The following actions can be attempted in Cave Brawl:

Block: A block is an attempt to push an adjacent opposing player. Compare the blocker’s BT score to the defender’s BT score to derive the modifier. If successful, the blocker may move the defender one square in any direction. If they have any movement left, they can follow up an end the turn adjacent to the defender. The victim of a successful block suffers 1d6 points of damage. Deduct this from their hit point total. If the roll is a failure, the blocker’s turn is over.

Tackle: A tackle is an attempt to knock an adjacent opposing player over, forcing them to drop the ball. Compare the tackler’s BT score to the defender’s BT or CD score (whichever is higher). If the tackle is a success, the defender is knocked down and loses 2d6 hit points. If they were carrying the ball, it bounces into an adjacent square chosen by the defender. If the tackle is a failure, the tackler is knocked down in the square they occupy and loses 1d6 hit points.

Pass: A pass is an attempt to throw a ball from a passer to a receiver. Compare the passer’s PK score to a difficulty class (DC) based on the range of the attempted pass. For each opposing player adjacent to passer, the d20 roll suffers a -1 penalty.

Short Range (1-5 squares) = DC 4
Medium Range (6-10 squares) = DC 8
Long Range (11-20 squares) = DC 12

If the pass is successful, it is on target and the receiver may attempt to catch it and then move. If the pass is a failure, it lands 1d6 squares away from the receiver, placed by the passer’s opponent.

Catch: This is the attempt by a player to catch a ball that has been passed to them. Compare the receiver’s CD score to the same DC as for the original pass. For each adjacent opposing player, the d20 roll suffers a -1 penalty. If successful, the receiver now holds the ball and can move their allotment of squares. If the catch is failed, the ball is placed one square away from the receiver by the opposing coach.

Kick: Kicking works as passing. The ball is aimed at the tiny hole above the goal tunnel of the opposing team. A successful kick instantly ends the game in victory for the kicking team. The DC of the kick is determined by range, measuring from the kicker to the goal square. For each opposing player adjacent to kicker, the d20 roll suffers a -1 penalty.

Short Range (1-5 squares) = DC 14
Medium Range (6-10 squares) = DC 17
Long Range (11-20 squares) = DC 20

If the kick is a failure, the ball is placed 1d6 squares away from the goal square by the opposing coach.

Pick Up Ball: A ball that is loose on the ground can be picked up by a player. The player must move to the square containing the ball and pick it up. That player’s movement ends in that square.

A team that scores a goal by kicking wins the game automatically.

By moving the ball into the opponent’s goal square, a team scores one point. The first team to score an agreed upon number of points (3 can be considered the default) wins the game.

When a point has been scored, the ball is given to the opposing team and play begins again with each team in their goal tunnel. As always, play begins with the defender.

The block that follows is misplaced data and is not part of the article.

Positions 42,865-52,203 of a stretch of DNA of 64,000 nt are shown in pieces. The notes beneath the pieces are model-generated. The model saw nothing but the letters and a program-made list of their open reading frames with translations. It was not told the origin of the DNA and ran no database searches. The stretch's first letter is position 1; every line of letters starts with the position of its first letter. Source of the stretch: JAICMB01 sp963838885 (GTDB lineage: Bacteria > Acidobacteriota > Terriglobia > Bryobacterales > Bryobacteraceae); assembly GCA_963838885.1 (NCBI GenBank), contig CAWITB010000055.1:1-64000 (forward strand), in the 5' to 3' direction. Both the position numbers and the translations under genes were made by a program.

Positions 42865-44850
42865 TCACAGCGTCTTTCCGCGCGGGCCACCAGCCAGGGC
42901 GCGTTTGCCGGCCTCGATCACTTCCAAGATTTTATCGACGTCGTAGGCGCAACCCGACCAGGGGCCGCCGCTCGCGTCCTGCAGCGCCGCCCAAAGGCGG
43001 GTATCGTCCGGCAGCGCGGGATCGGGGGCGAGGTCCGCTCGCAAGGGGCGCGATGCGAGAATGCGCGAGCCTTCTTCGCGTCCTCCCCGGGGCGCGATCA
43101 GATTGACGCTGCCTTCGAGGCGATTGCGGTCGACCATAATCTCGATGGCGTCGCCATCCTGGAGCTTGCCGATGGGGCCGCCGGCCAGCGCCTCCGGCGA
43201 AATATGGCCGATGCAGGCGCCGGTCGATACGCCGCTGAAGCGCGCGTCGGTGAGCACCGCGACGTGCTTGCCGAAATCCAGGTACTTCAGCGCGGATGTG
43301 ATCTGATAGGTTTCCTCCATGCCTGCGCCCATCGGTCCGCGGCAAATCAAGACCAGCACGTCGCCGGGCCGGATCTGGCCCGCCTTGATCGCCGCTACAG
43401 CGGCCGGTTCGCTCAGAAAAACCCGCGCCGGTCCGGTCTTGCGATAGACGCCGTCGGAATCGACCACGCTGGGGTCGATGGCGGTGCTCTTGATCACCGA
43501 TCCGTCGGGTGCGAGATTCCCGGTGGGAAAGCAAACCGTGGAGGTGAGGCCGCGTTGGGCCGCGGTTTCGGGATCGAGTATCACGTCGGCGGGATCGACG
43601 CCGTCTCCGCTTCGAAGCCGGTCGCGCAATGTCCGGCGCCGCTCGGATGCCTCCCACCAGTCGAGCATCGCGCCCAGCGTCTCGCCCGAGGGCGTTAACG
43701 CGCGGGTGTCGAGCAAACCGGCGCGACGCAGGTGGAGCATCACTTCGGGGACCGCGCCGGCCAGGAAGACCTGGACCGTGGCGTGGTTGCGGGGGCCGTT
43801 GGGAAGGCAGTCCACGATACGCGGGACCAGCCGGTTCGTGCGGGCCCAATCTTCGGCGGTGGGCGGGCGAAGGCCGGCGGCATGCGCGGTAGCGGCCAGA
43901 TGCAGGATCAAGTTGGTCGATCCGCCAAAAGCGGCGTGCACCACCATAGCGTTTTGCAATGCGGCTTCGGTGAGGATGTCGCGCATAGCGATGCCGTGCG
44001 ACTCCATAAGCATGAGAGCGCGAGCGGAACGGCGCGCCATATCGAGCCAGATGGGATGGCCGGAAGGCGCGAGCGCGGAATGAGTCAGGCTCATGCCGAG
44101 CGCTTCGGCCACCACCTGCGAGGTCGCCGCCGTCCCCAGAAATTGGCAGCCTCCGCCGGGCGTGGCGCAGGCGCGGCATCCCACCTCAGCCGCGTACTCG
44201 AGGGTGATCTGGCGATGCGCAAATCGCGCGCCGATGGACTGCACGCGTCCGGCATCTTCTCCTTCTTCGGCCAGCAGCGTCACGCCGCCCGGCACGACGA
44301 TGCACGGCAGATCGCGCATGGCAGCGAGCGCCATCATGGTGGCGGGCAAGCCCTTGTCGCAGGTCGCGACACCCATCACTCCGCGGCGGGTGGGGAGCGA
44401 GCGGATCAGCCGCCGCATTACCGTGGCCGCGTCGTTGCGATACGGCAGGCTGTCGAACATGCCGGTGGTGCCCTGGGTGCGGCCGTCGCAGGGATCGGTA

Keep It Moving
Ungawa demands action! If the offense (i.e. the team with the ball) has not moved the ball for two turns, Ungawa’s priests release one of the following terrors from their animal pits. Roll 1d6 to determine the beast:

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Roll Beast POW DMG MV
1 Stirge Swarm 2 1d6 4
2 Smilodon 6 2d6 6
3 Stegosaurus 8 3d6 5
4 Giant Snake 4 1d6 6
5 Mastodon 10 3d6 5
6 Pteranodon 4 1d6 7

Special: The victim of a pteranodon attack must roll 1d6. On a roll of “1”, they are picked up and carried off the field of play, never to return. The victim of a giant snake attack must roll 1d6. On a roll of “1”, they are constricted and unable to move until they make a successful Block attack against the snake. Each round they are constricted, they suffer automatic damage. The victim of a stirge swarm attack must roll 1d6. On a roll of “1”, they lose one point from each of the ability scores (BT, CD and PK).

The released animal either emerges from the left cave or right cave (flip a coin). It heads towards the nearest player on the team that has failed to advance and attacks. After that, the animal moves toward and attempts to attack (if it moves far enough) the nearest player from either team. The animal does not leave the field of play until a point is scored or the animal is killed.

To attack, compare the beast’s Power value to the defender’s BT or CD (whichever is higher) and roll 1d20 as normal. The type of beast determines the number of hit points the player loses on a successful attack. The beast rolls a number of 1d6 equal to its Power value to determine its hit points.

Attempts to block or tackle a beast are made by comparing the attacker’s BT to the beast’s Power value.

League Play
League play can be accomplished by forming a number of teams and then having each team play each other team, recording wins and losses, during the season and allowing the two teams with the best win-loss records play a championship at the end of the season.

Alternatively, you can put the teams in brackets, allowing them to play an initial round of games, the winners playing each other in successive rounds until only two teams remain.

Players that do not survive a game are replaced by new players for the next game. Each player that survives a game can improve one of their ability scores (BT, CD or PK) by +1. No ability score can be improved higher than a score of “8”.